In the denomination’s longtime homosexuality debate, fewer United Methodists are keeping to the sidelines.
The fallout continues after the 2019 special General Conference in St. Louis adopted, by about a 53% vote, the Traditional Plan that tightens enforcement of church bans on same-sex weddings and “self-avowed practicing” gay clergy.
Some are taking public stands to support the plan, while others are taking steps toward resistance. The denomination also has seen a drop in giving following the rancorous special session.
Meanwhile, various leaders are working on ways for the church to split into two or more denominations based on perspectives on LGBTQ status.
Still unknown is what impact all this will have when the denomination’s multinational lawmaking assembly next meets May 5-15, 2020 in Minneapolis. There is no guarantee the 862 delegates will adopt any plan of separation.
However, one thing is clear: More United Methodists across the theological spectrum are speaking up and strategizing ahead of the 2020 General Conference. Learn more…
UM News Service has reported recently on these statements, as well as proposals and decisions by various, diverse groups. They include the Wesley Covenant Association, Western Jurisdiction leaders, the Greater New Jersey Conference and a group of active and retired bishops calling for “deeper conversations regarding new expressions of Methodist witness.” See those UMNS stories below.
Meanwhile, at least three Eastern PA Conference groups—the Evangelical Caucus, Reconciling Ministries and Methodist Federation for Social Justice—have discussed GC2020 in their recent meetings, which included participation by some General Conference delegates. And a meeting of African American United Methodists from across the Northeastern Jurisdiction, featuring presentations and dialogue, is planned for Jan. 11, 2020, at Tindley Temple UMC in Philadelphia.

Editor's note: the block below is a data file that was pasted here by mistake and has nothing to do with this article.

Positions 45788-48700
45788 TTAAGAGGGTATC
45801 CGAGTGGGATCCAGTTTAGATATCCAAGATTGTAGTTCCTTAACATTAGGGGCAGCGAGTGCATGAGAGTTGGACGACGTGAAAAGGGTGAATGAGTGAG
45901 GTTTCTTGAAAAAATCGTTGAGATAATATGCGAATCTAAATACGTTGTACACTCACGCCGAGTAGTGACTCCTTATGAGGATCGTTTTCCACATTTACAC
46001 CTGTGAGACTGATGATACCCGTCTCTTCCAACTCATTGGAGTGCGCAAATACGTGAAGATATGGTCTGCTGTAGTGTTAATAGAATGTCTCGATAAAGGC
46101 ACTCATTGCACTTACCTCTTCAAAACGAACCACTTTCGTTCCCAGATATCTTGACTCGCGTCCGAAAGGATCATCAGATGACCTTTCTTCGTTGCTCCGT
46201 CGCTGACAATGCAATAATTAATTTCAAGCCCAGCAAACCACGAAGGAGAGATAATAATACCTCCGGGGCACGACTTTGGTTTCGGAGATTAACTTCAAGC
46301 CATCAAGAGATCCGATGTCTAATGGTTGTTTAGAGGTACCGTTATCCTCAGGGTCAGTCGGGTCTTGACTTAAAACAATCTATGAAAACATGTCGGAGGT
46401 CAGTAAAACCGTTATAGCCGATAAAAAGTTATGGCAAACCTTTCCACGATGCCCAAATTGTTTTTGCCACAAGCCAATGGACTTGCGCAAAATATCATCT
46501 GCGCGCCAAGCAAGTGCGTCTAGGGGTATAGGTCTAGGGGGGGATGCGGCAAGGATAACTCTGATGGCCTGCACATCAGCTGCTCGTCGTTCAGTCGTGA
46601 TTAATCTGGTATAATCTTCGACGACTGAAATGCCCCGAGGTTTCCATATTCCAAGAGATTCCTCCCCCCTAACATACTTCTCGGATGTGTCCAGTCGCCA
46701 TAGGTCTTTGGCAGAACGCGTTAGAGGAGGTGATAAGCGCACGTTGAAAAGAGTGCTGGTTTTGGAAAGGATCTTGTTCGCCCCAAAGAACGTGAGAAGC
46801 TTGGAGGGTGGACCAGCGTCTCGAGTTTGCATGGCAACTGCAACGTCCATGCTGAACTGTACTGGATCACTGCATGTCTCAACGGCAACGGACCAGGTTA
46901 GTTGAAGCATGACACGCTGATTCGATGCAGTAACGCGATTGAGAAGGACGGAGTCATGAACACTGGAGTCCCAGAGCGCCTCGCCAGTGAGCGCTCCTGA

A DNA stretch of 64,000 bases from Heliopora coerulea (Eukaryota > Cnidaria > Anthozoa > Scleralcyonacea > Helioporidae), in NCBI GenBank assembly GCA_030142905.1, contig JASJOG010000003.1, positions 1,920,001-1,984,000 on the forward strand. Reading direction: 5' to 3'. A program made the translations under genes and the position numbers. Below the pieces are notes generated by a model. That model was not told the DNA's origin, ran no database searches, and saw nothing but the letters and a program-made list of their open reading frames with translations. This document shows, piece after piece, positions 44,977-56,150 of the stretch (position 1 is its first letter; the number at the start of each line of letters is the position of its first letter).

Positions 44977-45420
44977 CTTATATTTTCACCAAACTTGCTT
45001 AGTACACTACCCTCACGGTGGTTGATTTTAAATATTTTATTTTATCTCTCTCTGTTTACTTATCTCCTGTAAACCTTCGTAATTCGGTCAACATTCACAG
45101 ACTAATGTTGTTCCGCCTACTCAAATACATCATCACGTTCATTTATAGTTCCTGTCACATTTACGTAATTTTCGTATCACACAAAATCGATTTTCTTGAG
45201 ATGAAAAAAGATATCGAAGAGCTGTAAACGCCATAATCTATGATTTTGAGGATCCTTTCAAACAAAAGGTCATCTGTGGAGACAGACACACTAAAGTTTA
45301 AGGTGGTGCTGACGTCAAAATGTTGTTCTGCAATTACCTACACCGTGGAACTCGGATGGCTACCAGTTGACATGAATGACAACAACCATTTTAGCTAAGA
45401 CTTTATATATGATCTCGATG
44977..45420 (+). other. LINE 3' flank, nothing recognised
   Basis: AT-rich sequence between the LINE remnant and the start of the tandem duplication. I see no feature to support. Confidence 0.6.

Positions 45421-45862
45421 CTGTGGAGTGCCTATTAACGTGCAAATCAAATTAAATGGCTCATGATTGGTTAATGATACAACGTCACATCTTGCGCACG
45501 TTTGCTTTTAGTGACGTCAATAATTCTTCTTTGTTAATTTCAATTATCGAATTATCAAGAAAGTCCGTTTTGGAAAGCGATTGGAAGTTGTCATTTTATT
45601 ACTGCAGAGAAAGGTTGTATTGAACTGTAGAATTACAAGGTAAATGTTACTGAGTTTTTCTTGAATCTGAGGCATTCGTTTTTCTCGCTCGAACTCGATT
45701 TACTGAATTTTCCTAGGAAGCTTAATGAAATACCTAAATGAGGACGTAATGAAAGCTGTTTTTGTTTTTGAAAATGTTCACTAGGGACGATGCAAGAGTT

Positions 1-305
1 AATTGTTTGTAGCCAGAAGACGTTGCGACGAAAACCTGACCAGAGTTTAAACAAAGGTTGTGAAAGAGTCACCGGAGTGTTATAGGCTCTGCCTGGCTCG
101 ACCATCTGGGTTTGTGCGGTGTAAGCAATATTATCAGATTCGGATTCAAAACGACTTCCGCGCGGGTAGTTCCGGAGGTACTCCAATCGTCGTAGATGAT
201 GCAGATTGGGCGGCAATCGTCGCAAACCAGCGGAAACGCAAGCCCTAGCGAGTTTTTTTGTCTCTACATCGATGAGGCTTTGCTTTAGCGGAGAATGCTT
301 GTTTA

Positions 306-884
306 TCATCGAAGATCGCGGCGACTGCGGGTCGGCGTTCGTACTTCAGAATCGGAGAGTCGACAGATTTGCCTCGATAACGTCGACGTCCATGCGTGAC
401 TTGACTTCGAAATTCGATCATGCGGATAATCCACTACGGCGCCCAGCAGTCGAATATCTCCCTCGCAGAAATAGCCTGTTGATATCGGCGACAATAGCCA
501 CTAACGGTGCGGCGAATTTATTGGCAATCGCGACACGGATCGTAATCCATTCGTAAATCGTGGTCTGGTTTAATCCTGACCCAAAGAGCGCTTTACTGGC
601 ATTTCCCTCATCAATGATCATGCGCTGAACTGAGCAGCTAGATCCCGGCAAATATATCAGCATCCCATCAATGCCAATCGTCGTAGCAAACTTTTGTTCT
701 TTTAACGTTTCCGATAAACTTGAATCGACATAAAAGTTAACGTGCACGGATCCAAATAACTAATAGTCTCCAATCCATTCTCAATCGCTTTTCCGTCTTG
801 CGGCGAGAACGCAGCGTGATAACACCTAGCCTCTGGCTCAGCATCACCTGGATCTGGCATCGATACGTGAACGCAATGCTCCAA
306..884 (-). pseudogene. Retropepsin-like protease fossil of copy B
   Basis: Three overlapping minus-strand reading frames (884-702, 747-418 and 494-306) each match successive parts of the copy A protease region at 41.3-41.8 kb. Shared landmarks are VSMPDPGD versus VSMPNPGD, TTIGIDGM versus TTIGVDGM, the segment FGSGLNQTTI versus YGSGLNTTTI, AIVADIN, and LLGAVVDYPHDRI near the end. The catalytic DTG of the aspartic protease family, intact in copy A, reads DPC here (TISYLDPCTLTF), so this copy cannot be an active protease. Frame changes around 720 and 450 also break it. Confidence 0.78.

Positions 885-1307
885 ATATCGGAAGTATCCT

Dec. 4—The Bible is the supreme arbiter of right and wrong when it comes to marriage and every other issue, states a 53-page first draft of a guidebook for a potential new denomination spun out of The United Methodist Church.
“The canonical books of the Old and New Testaments … are the primary rule and authority for faith, morals and service, against which all other authorities must be measured,” says the “Draft Book of Doctrines and Discipline for a New Methodist Church,” posted by the Wesleyan Covenant Association on Nov. 8.
The WCA formed in 2016, attracting United Methodists who hold to a traditionalist approach to Christian faith, including upholding the denomination’s bans on same-sex unions and ordination of openly gay clergy. The group supported the Traditional Plan that passed 438-384 at the rancorous 2019 General Conference in St. Louis. The plan strengthened church restrictions against ordination of gay clergy and same-sex unions.
Since then, the association has taken steps toward forming what it calls a new expression of Methodism, though its leaders continue to be in talks about the future of The United Methodist Church. The WCA’s legislative assembly endorsed the New Denominations of United Methodism Plan, better known as the Indianapolis Plan. That plan would divide The United Methodist Church into two or more denominations. Learn more…